The Parallel Parliament

Glen Pearson

Posts tagged “fatherhood

Century Thoughts

Posted on December 16, 2016

MEMORIES OF HIM DROP FROM THE SKIES like snowflakes lightly touching the ground. On December 15th, 1916, a rather frail baby was born in a home in Saskatoon, Saskatchewan – an arrival that, in part at least, led to my own journey. Lloyd Durward Pearson was my father, and that obscure birth 100 years ago today launched him into an era of seismic happenings. He was born in the middle of the First World War (1914–1918), and looking back on it now I realize that he never really got the chance to enjoy a comfortable youth. Like millions of his generation, he entered adolescence on the heels of a world conflict that cost 17 million lives and a further 20 million wounded only to face…

More Than DNA

Posted on June 15, 2014

“THE HEART OF A FATHER IS THE MASTERPIECE OF NATURE.” Really? Antoine Francois wrote that a long time ago, but I sense I have fallen far short of that kind of nobility of soul. Because fathers never stop learning, it is almost impossible to arrive at anything near a “masterpiece”. Fatherhood itself is a series of rites of passage – births, first days of school, graduation, marriages, grandkids – which, no matter how many times they are experienced, leaves one with the feeling that we never get it quite right. Most people are cursed with the idea that if only they could acquire something externally that they would be better people. Extra money, a better job, more patience or kindness, a sense of purpose –…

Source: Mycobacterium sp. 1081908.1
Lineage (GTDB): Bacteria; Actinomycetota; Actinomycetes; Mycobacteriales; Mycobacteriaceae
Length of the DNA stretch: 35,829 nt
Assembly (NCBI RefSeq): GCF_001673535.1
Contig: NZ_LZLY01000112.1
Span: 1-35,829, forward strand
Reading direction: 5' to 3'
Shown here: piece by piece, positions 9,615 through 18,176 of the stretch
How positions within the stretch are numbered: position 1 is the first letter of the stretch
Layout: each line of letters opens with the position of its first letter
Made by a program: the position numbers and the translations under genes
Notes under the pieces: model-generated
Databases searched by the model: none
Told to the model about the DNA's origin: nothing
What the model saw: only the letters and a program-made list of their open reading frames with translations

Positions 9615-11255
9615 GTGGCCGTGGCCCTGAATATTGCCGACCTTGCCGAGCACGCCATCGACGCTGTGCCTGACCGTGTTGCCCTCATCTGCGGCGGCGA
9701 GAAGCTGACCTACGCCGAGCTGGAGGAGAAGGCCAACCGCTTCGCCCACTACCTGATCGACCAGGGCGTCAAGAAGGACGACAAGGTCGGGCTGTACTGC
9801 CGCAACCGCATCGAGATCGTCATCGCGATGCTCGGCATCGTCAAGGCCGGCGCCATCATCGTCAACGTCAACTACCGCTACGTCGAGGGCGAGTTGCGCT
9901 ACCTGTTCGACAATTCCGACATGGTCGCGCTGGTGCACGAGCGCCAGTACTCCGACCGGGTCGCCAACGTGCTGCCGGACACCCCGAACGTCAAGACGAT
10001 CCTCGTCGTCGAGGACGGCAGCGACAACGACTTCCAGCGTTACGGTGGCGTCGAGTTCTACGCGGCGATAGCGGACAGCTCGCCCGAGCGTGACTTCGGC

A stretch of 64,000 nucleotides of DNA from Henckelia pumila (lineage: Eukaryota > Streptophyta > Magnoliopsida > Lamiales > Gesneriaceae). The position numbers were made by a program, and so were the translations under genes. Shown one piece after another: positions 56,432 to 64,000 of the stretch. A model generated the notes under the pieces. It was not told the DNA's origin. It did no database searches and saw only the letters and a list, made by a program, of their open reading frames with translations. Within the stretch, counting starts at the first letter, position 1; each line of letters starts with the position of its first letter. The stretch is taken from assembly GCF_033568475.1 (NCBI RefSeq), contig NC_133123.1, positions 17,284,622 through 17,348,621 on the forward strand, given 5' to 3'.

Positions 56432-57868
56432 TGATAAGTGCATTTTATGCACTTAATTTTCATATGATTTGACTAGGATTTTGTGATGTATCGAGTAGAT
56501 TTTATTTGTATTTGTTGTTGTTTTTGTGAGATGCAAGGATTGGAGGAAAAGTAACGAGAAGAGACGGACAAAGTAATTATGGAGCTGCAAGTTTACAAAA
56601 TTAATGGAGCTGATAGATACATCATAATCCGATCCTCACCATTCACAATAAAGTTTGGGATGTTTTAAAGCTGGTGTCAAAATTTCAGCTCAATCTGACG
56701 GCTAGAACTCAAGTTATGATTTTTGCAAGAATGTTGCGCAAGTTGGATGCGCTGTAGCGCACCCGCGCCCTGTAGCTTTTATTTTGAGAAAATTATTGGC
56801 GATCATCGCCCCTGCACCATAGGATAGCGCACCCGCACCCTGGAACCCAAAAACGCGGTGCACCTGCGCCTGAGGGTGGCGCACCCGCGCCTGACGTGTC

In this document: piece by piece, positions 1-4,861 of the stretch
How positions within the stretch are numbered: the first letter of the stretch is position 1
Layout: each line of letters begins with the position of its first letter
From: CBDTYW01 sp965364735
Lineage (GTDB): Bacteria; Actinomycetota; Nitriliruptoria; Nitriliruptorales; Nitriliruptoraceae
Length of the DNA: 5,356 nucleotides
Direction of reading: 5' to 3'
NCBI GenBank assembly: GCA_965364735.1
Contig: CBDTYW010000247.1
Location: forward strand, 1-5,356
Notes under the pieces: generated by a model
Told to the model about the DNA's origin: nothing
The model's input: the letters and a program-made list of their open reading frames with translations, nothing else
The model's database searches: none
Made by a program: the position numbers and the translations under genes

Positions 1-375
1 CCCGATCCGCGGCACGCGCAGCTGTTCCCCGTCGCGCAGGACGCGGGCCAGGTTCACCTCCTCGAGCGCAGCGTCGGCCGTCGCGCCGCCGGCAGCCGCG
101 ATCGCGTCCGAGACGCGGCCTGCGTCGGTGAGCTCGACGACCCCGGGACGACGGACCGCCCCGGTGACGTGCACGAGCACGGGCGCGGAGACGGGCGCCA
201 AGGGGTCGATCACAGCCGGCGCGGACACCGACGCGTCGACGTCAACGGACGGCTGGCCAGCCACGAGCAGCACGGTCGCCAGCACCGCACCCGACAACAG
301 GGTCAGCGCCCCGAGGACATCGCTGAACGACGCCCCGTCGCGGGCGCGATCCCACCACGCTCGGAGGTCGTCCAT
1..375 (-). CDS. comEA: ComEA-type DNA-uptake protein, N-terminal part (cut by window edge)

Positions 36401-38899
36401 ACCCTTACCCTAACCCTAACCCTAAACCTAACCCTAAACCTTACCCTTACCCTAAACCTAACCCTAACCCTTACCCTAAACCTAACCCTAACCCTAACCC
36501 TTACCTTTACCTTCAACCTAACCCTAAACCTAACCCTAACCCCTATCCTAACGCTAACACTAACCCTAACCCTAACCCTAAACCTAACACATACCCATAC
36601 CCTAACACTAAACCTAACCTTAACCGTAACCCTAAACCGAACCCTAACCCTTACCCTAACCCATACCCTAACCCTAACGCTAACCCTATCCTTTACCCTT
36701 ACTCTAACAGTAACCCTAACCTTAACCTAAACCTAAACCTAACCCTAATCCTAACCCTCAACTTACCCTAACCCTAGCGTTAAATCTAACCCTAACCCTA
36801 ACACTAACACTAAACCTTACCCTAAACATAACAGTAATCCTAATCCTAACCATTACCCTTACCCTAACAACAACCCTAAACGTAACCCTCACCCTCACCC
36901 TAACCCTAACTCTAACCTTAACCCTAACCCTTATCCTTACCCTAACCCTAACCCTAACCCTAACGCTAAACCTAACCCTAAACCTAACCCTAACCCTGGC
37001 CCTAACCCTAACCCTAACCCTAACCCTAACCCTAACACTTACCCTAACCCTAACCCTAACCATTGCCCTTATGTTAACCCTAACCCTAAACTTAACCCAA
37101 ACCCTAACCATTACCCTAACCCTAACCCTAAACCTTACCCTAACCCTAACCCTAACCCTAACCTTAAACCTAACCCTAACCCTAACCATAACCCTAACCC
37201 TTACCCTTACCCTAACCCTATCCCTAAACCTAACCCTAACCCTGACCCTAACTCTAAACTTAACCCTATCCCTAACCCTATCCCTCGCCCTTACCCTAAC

Confessions of a Hockey Widower

Posted on May 8, 2013

According to the Urban Dictionary, a “hockey widow” is “a woman who is married to a man who is so obsessively involved with hockey that it keeps him away from home.”  That’s me, except technically I’m defined as a “hockey widower.”  And I’ve got issues.  This time of year, I feel I’m in a state of permanent grief. It started years ago, not too long after we were married, when Jane said, “Glen, you okay if I join a pick-up league and play hockey on Friday afternoons?”  Seemed okay to me.  When she was in school she played hockey instead of figure skating.  By the time we were married she could skate rings around me, so it kind of made sense.  And I wanted…

A Dance For the Generations

Posted on September 14, 2012

Today’s the big day, as I head in shortly for the six-hour operation to have half of my stomach removed. It could have happened a couple of weeks ago except that an issue of vital concern preempted it – the wedding of my daughter Kimberly. I’d asked the surgeons if we could postpone the procedure so that I could be there for the big day. They graciously relented and it became one of the great events of my life. In so many ways it’s doubtful that a father ever stands as tall in accomplishment as the occasion when he walks his daughter down the aisle. There’s simply little else to compare with that moment. She was radiant, excited, and absolutely wanting to get on…

  

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